“Rather than dwelling over what we are losing, I hope that we can be proud of what we have achieved so far, and use that to develop something even more meaningful for young journalists across the globe.”
In August 2013, I stumbled upon a website that would change my life.
That website, of course, was the IPF – and over the years I have watched it grow from strength to strength. I was given the chance to take over the website, put together an incredible team, and develop a platform that actually made a difference to the lives of young journalists around the world. What could be better?
But as the IPF approached its fifth birthday, there were some questions that needed to be answered.
We had given hundreds of young people the chance to create a portfolio of work that they were proud of, provided budding journalists with advice and skills that have prepared them for their first steps in the media industry, and put together some of the most engaging events about issues our audience was passionate about.
We began to wonder what the next steps were. What comes next?
The truth is, we had reached our max. Those were the aims we had set out to achieve, and we had achieved them. As things stand, we couldn’t see how to take things to a new level.
Were we offering young journalists as much as we could possibly offer? Yes. Are there ways to offer them a lot more? Yes, but not under the IPF as it exists today.
So, in June 2017, the IPF will publish its last article. As heartbreaking as it is, any successful project must know when to call it quits. Rather than dwelling over what we are losing, I hope that we can be proud of what we have achieved so far, and use that to develop something even more meaningful for young journalists across the globe.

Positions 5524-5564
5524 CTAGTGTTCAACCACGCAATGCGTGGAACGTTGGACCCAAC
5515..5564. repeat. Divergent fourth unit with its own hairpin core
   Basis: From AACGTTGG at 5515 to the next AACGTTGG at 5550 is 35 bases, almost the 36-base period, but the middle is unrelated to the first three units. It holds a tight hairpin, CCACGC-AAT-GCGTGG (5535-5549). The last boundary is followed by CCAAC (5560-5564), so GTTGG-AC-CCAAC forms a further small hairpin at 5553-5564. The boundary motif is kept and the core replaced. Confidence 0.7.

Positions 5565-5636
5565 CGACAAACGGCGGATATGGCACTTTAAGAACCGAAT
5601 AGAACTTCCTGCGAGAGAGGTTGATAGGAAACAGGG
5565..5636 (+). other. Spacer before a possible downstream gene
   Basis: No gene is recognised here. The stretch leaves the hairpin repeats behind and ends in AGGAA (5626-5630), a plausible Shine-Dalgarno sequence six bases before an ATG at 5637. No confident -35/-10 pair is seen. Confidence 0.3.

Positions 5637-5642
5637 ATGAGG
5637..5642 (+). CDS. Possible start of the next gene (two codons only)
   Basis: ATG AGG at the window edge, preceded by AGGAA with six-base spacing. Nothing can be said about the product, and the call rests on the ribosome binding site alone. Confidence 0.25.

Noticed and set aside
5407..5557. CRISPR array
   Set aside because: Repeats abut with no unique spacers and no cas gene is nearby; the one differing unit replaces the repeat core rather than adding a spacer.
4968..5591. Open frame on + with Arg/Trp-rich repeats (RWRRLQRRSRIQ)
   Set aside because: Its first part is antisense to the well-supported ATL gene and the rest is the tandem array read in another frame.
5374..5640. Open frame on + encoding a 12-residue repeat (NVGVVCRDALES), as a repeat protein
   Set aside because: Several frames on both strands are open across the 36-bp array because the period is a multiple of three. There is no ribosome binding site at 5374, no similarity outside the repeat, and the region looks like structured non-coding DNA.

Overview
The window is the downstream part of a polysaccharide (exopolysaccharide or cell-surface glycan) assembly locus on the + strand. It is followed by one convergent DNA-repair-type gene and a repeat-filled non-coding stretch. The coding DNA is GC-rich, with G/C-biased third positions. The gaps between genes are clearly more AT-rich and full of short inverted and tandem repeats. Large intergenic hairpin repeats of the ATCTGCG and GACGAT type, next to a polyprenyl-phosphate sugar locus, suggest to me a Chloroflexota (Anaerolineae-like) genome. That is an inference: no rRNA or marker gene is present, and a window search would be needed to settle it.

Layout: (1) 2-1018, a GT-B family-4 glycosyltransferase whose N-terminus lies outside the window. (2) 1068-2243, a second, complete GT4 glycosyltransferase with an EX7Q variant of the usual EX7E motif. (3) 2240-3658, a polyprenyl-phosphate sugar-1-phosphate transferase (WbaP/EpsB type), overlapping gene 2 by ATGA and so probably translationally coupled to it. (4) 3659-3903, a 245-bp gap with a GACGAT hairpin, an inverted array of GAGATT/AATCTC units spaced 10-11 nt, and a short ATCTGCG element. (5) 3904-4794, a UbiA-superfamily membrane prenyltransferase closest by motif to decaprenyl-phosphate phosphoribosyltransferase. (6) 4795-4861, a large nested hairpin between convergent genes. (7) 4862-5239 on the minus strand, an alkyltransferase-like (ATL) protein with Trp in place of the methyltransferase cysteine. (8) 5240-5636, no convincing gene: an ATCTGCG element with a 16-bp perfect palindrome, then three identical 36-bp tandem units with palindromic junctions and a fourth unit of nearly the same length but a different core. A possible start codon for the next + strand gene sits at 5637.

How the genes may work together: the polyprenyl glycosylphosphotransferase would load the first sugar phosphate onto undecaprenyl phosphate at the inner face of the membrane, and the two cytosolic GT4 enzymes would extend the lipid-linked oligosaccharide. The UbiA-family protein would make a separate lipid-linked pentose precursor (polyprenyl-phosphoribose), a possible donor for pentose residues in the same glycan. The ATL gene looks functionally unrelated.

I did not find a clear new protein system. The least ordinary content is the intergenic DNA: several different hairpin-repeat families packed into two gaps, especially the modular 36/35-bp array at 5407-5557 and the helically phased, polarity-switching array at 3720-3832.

So. Where do we all go from here?
At the end of an era, we must reflect and then move on to bigger and better things. That’s exactly what the team and I intend to do. Whether we move on together, or decide to explore separate paths, you haven’t seen the last of us.
As for our contributors, we have no doubt that they will go on to become some of the greatest journalists and storytellers out there. Their passion for what they do is what kept the IPF going for five years, and that isn’t to be taken lightly. We have watched them pitch some of the most unique stories and take on feedback like pros, improving every step of the way. Our decision to close down the IPF would be a lot more “bitter” and a lot less “sweet” if we weren’t confident that they are ready to take their skills into the real world.
Having said that, we want our contributors to know that that the IPF team is still here. Should you need any advice about the industry, any feedback on an article idea, or just someone to vent to about the frustrations of being a journalist, we are still here. You can always reach out to us, even if our emails don’t have a fancy “@the-ipf.com” at the end of it.
Most of all, I urge every single one of our contributors to keep writing. Keep using your skills to seek out injustice and change the world through your words.
The IPF might not be here to publish your work, but there are a number of people and publications out there who will. And if they don’t, publish it yourself! Start a blog and write. You don’t need anyone’s approval to do what you love.
Finally, I want to thank every single one of you who have been involved with the IPF as contributors, partners, readers or long-time supporters. You have proved that journalism doesn’t need to be a vicious cycle of competition and gossip. You have helped kickstart a momentum of peer-to-peer support for young journalists. You have told, and supported, incredible stories of humanitarianism, people power and resilience for a better world. You have made us believe in the power of the media once again.
It is this belief that has instilled in the IPF team a passion for youth journalism. We have seen how aspiring journalists, when given the right tools, can uncover stories the mainstream media often overlook – important stories, ones that deserve to be read worldwide. This belief in youth journalism isn’t gone; we aren’t giving up on it yet. To do so would be our biggest mistake. Keep writing, and I promise our paths will cross again in the very near future.
On a final note, it seems only appropriate to end with this great quote from Robert Fisk:
“In the end, we journalists try – or should try – to be the first impartial witnesses of history. If we have any reason for our existence, the least must be our ability to report history as it happens so that no one can say: ‘We didn’t know – no one told us’.”